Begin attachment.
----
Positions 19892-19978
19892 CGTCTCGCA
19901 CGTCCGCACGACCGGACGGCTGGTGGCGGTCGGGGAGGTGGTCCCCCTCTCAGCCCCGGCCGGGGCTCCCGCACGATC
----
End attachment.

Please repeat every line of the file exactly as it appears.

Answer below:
Positions 19892-19978
19892 CGTCTCGCA
19901 CGTCCGCACGACCGGACGGCTGGTGGCGGTCGGGGAGGTGGTCCCCCTCTCAGCCCCGGCCGGGGCTCCCGCACGATC